Poslingford is in the SW corner of Suffolk, 2 miles N of the Essex border and 6 miles E of Haverhill. The village lies in the valley of a stream that runs S into the Stour at Clare, and a road following the same course forms the High Street. The church is in the village centre alongside this road, on the rising ground on the W side, and Poslingford Hall is immediately to the S of it.
St Mary’s has a nave with a S porch, a chancel and a W tower. The nave is of flint with 12thc. lateral doorways. The S doorway, with a carved tympanum and richly decorated capitals, is under a 15thc. brick porch, while the plain N doorway is blocked and has lost its arch. There is a plain 12thc. lancet on the N nave wall, but the other nave windows are late-13thc., 14thc. and 15thc. and are much restored, as is the flint walling. The chancel has late 13thc. lateral windows towards the W and Y-tracery and 15thc. windows further E. The plain piscina is 13thc. The E wall is entirely rebuilt, with a 19thc. triplet in the Early English style, and the lateral walling is refaced. The tower arch is a late 13thc. doorway with three chamfered orders. The flint tower itself has late-13thc. windows in its lower storey, diagonal W buttresses, and a top storey with 15thc. bell-openings and a battlemented parapet. An application to the Incorporated Church Building Society for a grant for reseating and general repairs by A.A.G. Colpoys of Sussex in 1881-82 was rejected, but the church has certainly undergone considerable 19thc. restoration. Romanesque sculpture is found on the S doorway and the font.
The largest landholder in Poslingford in 1086 was Ralph Baynard, whose holdings consisted first of a carucate of land and 20 acres with woodland for 5 pigs. A further carucate and a half was held by Norigaud from Ralph, and another carucate and a half with four acres of meadow by Walter from Ralph. Richer also held, from Ralph, 160 acres and a church with 40 acres of land attached. An estate here is recorded under the holdings of St Edmundsbury Abbey in 1086. Before the Conquest it was held by 12 free men of the abbey, and it consisted of 60 acres of ploughland. Another estate of 35 acres with two acres of meadow was held by Richard fitzGilbert in 1086, and by Eadric, a free man, before the Conquest. The Baynard family founded the priory of Austin Canons at Little Dunmow, Essex, in the early 12thc., and in the 1291 taxation Poslingford church was one of its properties. It remained so until the Dissolution.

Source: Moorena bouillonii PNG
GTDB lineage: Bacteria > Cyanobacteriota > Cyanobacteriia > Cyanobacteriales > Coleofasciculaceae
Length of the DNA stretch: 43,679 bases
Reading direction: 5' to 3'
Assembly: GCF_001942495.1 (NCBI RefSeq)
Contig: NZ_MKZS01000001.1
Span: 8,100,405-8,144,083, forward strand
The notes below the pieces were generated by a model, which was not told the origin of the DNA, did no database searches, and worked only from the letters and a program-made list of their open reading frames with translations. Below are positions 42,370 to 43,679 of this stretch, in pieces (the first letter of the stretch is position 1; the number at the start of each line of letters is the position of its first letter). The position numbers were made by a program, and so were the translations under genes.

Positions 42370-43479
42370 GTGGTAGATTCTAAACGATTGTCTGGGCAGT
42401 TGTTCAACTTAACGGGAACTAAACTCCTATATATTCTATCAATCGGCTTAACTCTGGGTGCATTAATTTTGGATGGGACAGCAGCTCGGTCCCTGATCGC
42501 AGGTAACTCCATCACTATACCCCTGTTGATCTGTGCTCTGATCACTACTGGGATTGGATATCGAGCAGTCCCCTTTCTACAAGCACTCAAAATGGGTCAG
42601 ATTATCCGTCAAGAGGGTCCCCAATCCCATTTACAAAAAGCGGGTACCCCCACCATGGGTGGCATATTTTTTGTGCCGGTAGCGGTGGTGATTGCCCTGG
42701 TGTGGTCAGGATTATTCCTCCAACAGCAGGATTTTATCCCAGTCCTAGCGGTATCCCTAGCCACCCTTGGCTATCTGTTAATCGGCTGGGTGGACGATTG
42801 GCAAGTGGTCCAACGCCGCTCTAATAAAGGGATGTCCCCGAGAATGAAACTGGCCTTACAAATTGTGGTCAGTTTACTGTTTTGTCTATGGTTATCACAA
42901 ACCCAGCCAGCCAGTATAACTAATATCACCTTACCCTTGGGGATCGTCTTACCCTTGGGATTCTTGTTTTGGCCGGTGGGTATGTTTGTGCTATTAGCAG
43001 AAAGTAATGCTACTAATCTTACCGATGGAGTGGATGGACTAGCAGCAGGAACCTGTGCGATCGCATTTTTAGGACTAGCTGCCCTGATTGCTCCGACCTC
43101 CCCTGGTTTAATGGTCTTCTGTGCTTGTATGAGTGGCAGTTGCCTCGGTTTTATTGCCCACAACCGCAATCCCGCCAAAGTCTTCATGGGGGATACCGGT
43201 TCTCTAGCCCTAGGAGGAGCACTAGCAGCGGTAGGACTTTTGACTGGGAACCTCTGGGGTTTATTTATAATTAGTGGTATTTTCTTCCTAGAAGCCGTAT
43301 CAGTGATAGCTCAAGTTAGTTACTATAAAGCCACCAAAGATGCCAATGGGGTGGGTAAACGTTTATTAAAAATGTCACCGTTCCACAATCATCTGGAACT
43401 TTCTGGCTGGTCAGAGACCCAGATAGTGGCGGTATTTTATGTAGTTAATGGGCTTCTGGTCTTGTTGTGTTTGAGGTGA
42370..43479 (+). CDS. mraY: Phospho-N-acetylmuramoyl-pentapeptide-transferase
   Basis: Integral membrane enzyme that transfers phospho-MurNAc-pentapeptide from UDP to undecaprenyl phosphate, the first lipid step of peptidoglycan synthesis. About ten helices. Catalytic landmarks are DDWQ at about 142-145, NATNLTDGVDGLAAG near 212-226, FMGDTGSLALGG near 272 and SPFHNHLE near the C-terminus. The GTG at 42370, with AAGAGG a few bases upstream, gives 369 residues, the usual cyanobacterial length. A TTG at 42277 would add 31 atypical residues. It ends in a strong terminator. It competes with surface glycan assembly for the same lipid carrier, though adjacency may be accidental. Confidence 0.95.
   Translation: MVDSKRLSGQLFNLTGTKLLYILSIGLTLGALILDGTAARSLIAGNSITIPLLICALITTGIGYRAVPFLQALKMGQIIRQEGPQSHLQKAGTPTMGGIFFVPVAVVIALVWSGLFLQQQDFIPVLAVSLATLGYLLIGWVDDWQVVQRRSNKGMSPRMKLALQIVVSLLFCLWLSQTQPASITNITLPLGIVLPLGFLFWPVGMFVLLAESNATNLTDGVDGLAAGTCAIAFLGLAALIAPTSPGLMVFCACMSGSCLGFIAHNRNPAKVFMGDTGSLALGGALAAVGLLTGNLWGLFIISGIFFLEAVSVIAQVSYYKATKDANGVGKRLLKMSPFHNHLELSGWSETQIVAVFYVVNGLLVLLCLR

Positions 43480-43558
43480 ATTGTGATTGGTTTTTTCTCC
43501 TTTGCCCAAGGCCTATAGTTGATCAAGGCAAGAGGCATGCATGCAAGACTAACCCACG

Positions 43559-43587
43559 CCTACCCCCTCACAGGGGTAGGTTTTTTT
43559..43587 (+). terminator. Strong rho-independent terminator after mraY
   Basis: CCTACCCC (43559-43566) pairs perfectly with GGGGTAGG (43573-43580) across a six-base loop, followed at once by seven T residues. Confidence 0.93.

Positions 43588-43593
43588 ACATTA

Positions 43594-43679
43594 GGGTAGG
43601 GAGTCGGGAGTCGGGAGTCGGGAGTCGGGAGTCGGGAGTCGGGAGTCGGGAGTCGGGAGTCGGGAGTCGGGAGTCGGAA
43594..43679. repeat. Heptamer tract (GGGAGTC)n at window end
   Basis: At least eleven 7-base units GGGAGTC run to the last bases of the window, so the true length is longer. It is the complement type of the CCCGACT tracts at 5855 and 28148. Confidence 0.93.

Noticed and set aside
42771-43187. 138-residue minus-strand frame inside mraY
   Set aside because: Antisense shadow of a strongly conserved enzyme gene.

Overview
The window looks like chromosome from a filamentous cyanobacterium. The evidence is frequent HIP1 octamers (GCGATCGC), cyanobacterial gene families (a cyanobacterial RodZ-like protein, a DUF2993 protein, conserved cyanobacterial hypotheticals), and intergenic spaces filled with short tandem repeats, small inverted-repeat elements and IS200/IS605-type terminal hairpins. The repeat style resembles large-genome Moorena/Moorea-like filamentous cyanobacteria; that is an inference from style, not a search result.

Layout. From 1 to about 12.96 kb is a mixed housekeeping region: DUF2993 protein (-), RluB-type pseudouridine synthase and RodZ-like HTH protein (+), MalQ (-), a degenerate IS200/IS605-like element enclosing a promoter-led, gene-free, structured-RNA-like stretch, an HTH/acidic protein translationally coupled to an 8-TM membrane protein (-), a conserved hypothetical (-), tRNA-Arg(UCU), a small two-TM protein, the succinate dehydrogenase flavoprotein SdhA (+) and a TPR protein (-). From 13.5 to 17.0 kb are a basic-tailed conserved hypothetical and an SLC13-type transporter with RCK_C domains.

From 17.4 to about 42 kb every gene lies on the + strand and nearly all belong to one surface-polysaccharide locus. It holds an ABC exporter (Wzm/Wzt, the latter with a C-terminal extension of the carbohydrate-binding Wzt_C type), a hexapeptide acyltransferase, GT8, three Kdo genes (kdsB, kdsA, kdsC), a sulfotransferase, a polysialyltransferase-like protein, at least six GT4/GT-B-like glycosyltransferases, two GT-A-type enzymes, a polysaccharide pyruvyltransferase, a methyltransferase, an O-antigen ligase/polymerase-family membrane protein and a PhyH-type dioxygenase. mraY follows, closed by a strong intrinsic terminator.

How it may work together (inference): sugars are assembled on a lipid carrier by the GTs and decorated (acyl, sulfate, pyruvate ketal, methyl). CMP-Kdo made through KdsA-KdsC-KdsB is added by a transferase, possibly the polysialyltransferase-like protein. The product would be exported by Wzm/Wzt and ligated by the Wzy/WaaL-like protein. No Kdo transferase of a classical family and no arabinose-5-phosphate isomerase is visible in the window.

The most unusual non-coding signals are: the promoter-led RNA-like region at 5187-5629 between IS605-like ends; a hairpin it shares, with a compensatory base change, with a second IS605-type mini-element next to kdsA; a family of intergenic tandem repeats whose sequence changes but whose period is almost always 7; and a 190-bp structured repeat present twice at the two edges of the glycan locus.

Stour Valley Group, i.e. Clare, Poslingford, Cavendish, Stoke by Clare and Wixoe.
|h. of carved section of tympanum||0.49 m|
|h. of opening||2.21 m|
|thickness of tympanum||0.20 m|
|w. of opening||1.06 m|
|w. of tympanum at bottom (diameter)||1.54 m|
The jambs are plain and square-sectioned and carry the ends of the tympanum. This is in two horizontal sections; the lower a monolithic block carved in relief, the upper segment whitewashed. The carved tympanum is decorated in low relief with a series of ten vertical strips; each carved differently with a variety of foliage scroll, roundel, floral and interlace designs. In the descriptions below the strips are numbered from W to E (L to R).
1. At the R edge is a large half-daisy with a central boss and five pointed petals with spinal grooves. This is surrounded by a semi-annular band filled with a row of chip-carved four-pointed stars. In the lower L spandrel is a lily pointing towards the lower angle of the tympanum.
2. A vertical row of intersecting rings; six complete rings and a half at top and bottom.
3. A vertical row of three and a half units of chip-carved eight-pointed stars.
4. A vertical row of two four-pointed knots, each intersecting with a ring. At the top is a pair of quatrefoils side by side.
5. A broad symmetrical tree issuing from a single stem that branches into two and forms a tight design of scrollwork with spiral side-shoots and lily terminals.
6. A vertical row of two and a half paterae, each containing a daisy with a central spiral boss and plain pointed petals.
7. A vertical row of four quatrefoils.
8. A vertical knot of four-strand cable.
9. A narrow strip of foliage scroll similar to that found in 5 above.
10. A half-daisy as in 1 above. The surface outside it has been left uncarved.
Monolithic en-delit nook-shafts on tall bulbous bases carrying double-scallop capitals with tall abaci decorated in relief. In both capitals, each shield has a trilobed cone, the central lobe fatter than those flanking it, and a plain roll necking. Above the cones the two capitals differ. On the W, the shields are outlined by a double groove and those on the front face have small triangles chipped out. The tall abacus of this capital is carved on its S face with a band of lilies that extends onto the block beyond the capital proper, and on its E face with a pair of saltires in squares. At the top of the abacus is another carved band with a single running scroll with lily sideshoots that extends over both faces of the capital. The E capital has shields similar to those on the E capital, with a double groove around their lower edges. Then on the S face is a row of three chip-carved saltires in squares and above them a lily with its central bud fluted. On the W face is a single foliage motif covering the entire abacus, with a diagonal stem from which a lily issues to either side the fill the remaining space. On the same block as the capital, to the E of the S face is a single vertical running scroll with lily sideshoots. The impost blocks are quirked chamferd with plain chamfers. The W impost face is carved with a row of sawtooth below a row of beading, and the E impost face with a row of saltires below a row of beading. The arch has an angle roll and a quadrant face hollow without a label.
|h. of bowl||0.36 m|
|int. diam. of bowl||0.50 m|
|w. of bowl at top (E to W)||0.685 m|
|w. of bowl at top (N to S)||0.69 m|